- Writing About Trauma: Catharsis or Rumination?
Memoir, narrative, trauma, psychotherapy, forgiveness
The first question I derive from the seven insightful commentaries on my paper concerns the extent to which my experience of inadvertently perpetuating trauma through memoir writing can or should serve as a cautionary tale for others. Does writing about a painful event heal a wound or keep it open? Gwen Adshead astutely notes that the answer is yes and no. For Holocaust survivors, remembrance is a means of honoring the dead and staying connected to the history of their people. In other cases, remembering trauma is not always the best approach: the problem for war veterans struggling with combat flashbacks is not how to remember but how to forget. I propose that one possible criterion to evaluate the efficacy of writing as a therapeutic act is whether writing and therapy act harmoniously or antagonistically. In the case of several celebrated literary authors, writing was by itself therapeutic, as Jeffrey Berman notes in regard to Woolf, Hemingway, and Plath. However, in these three cases at least, writing was necessary but sadly insufficient to treat the ultimately life-ending depressions suffered by these authors. In the case of Berman’s students, by contrast, writing and therapy serve as parallel processes of healing. Conversely in my experience, the process of obsessively writing a memoir about my adolescence, meanwhile also attempting to engage with my therapist’s question of why it might be hard for me to let go of the story I was telling, was a case of writing as an inadvertent form of self-sabotage, a means of perpetuating an isolated state of rumination upon past hurts. I do not suppose that this experience is universal or even common. To the contrary, the set of possible permutations of artistic work and therapeutic work is likely big enough to accommodate a diverse array of individual pathways through the distinct yet related narrative domains of autobiographical composition and psychotherapeutic transformation, as Bradley Lewis argues. My own experience therefore serves as a cautionary tale only to the extent that it provides a single case study of a writer–patient whose form of isolated self-defeating behavior at the computer keyboard was symptomatic of the depressive psychopathology from which I ultimately recovered not through writing but therapy.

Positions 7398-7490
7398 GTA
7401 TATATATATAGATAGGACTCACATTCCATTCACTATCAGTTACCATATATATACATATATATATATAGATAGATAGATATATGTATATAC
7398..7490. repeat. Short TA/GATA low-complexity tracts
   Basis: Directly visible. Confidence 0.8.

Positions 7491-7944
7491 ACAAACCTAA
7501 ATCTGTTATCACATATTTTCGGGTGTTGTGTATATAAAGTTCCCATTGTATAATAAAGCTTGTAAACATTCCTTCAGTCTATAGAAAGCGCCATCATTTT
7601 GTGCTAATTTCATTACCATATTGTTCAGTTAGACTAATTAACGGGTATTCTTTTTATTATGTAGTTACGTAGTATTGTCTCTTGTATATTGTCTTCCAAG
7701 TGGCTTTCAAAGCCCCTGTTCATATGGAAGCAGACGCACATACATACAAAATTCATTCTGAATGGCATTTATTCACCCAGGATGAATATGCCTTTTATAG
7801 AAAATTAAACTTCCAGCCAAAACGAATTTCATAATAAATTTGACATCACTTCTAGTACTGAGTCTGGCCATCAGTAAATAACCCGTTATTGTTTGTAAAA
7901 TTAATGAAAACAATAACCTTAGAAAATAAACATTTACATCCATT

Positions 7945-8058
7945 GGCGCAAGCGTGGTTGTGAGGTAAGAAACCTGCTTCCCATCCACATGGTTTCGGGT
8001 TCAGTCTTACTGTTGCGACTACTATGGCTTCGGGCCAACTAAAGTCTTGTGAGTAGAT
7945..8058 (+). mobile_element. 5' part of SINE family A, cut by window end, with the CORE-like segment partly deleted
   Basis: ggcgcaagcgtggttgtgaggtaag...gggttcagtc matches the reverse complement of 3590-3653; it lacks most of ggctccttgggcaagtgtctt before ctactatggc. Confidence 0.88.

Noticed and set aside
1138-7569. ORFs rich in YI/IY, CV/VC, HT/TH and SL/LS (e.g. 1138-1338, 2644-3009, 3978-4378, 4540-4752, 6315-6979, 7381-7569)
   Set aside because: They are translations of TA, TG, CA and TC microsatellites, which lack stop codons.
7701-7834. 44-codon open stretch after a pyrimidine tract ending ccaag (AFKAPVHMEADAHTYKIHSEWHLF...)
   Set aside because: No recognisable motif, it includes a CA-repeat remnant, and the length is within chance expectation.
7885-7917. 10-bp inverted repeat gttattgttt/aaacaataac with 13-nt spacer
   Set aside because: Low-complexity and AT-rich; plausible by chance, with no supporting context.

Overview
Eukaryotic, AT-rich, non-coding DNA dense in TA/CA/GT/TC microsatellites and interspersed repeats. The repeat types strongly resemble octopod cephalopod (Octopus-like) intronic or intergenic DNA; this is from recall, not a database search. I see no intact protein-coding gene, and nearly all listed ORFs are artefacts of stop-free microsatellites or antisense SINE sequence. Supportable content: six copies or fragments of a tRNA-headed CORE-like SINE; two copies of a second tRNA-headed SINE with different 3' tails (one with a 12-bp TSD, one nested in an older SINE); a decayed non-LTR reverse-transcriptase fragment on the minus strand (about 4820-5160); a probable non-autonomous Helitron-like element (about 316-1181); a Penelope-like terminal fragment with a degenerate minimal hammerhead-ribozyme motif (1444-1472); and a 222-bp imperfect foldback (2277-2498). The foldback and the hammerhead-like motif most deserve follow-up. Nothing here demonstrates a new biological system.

To engage in psychotherapy means to work with another person. Some writers have editors and some writers regularly share work with peers in writing groups. Indeed it can be argued that [End Page 275] most writers generally benefit from occasionally breaking the potentially solipsistic self-enclosure of their creative worlds. However, while Solzhenitsyn continued to write secretly in the Gulag, therapy stops when the therapist goes on vacation. The intersubjective inquiry of a skilled therapist can offer a suffering person a form of emotionally attuned, mirroring engagement which can catalyze psychological healing and growth, as Adshead and Adam Brenner describe. Therapists thus play a quasi-parental role as nurturing figures in dialogue with whom an unsatisfactory life story can be revised either from the perspective of unacknowledged assets or its potential for a happier next chapter. Perhaps future research will illuminate the extent to which gifted writers possess some capacity to offer this form of attunement internally, and the neural substrate of such self-mirroring processes that do not depend on a second brain. Current evidence suggests the contrary hypothesis that the mind is more accurately conceived as an intersubjective rather than a “single skull” phenomenon. In my own case, my eventual recovery from depression was initiated by an interaction with a gifted therapist who suggested that he “had faith” in me, even though he conceded that he knew I no longer had faith in myself: in admitting the possibility that my therapist possibly saw something invisible to me (my future potential) I allowed for the possibility of change and growth. Perhaps a talented editor or literature professor offers a similar quality of faith to his or her writers, too, although the contrasting goals of therapy (psychological change) and writing (artistic production) determine contrasting priorities in each case, even if those priorities may at times overlap.
Reading the commentaries on my paper has...